Thursday, April 11, 2024

Forgotten In This Life, But Not In The Next

There's a passage in Ecclesiastes about a man who saved a city, but was forgotten:

"Also this I came to see as wisdom under the sun, and it impressed me. There was a small city with few men in it and a great king came to it, surrounded it and constructed large siegeworks against it. But there was found in it a poor wise man and he delivered the city by his wisdom. Yet no one remembered that poor man. So I said, 'Wisdom is better than strength.' But the wisdom of the poor man is despised and his words are not heeded. The words of the wise heard in quietness are better than the shouting of a ruler among fools. Wisdom is better than weapons of war, but one sinner destroys much good." (9:13-18)

Augustine made a somewhat similar observation:

"From the blessing of the two sons of Noah, and the cursing of the middle son, down to Abraham, or for more than a thousand years, there is, as I have said, no mention of any righteous persons who worshipped God. I do not therefore conclude that there were none; but it had been tedious to mention every one, and would have displayed historical accuracy rather than prophetic foresight." (The City Of God, 16:2)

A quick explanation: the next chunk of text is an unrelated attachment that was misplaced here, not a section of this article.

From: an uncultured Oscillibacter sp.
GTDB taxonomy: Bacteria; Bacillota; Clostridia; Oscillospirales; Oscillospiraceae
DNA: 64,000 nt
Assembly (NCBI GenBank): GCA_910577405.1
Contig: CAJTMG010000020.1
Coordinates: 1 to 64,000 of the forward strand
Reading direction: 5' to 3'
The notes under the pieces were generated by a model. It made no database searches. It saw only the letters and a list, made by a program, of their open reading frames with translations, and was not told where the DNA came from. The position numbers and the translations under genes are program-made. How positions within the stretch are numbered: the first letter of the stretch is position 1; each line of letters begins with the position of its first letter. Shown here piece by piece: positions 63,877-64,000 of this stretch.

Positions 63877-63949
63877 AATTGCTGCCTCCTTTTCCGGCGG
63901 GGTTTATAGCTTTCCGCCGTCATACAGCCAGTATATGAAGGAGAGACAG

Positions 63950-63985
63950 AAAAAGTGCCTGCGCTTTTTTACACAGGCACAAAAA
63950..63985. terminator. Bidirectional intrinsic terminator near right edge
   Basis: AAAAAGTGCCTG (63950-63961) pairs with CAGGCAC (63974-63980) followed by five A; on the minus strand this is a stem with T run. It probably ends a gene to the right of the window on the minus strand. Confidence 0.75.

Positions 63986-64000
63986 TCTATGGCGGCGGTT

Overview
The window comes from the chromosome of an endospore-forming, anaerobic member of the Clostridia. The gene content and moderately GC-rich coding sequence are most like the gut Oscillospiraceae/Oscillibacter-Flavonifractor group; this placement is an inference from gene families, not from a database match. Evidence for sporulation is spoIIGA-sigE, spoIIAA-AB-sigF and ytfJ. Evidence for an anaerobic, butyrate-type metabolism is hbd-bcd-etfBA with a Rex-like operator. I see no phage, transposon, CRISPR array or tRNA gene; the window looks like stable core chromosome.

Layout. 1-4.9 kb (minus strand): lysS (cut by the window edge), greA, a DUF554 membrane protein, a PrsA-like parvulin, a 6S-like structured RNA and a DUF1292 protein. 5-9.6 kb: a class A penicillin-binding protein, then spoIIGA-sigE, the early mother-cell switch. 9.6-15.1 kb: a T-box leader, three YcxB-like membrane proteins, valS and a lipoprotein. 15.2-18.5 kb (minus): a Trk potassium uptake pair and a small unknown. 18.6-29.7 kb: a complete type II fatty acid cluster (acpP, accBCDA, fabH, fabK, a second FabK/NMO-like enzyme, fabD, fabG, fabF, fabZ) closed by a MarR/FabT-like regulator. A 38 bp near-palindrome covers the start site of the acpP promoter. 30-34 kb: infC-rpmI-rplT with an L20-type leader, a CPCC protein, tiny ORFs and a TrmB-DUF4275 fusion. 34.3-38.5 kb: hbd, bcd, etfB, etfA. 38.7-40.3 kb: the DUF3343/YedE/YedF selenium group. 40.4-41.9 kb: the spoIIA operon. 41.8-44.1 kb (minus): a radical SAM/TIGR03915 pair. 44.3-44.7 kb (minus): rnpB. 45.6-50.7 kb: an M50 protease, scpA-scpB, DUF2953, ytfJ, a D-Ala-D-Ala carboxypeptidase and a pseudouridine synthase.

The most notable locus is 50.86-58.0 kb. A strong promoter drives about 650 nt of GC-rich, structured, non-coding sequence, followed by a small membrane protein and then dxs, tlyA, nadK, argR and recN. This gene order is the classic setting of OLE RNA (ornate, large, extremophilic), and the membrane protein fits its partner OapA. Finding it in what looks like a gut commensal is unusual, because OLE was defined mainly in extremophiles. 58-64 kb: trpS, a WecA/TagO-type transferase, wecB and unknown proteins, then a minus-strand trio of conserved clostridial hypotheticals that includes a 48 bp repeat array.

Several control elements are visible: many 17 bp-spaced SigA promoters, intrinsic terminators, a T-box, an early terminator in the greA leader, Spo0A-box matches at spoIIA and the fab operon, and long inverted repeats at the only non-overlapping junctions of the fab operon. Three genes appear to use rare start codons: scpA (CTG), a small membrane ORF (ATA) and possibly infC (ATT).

A lot of other examples could be cited. Most of what we have in modern Bibles (and other modern editions of ancient documents) is based on manuscripts produced by unknown individuals. Much of the patristic literature comes from unknown sources (The Didache, The Epistle Of Barnabas, The Letter To Diognetus, The Apostolic Constitutions, etc.). And so on.

I think this is part of how we'll see the fulfillment of Jesus' comments on how the first will be last and the last will be first (Matthew 19:30). The forgotten in this life won't be forgotten in the next life. It's another reason to not have much concern about your social status in this life.

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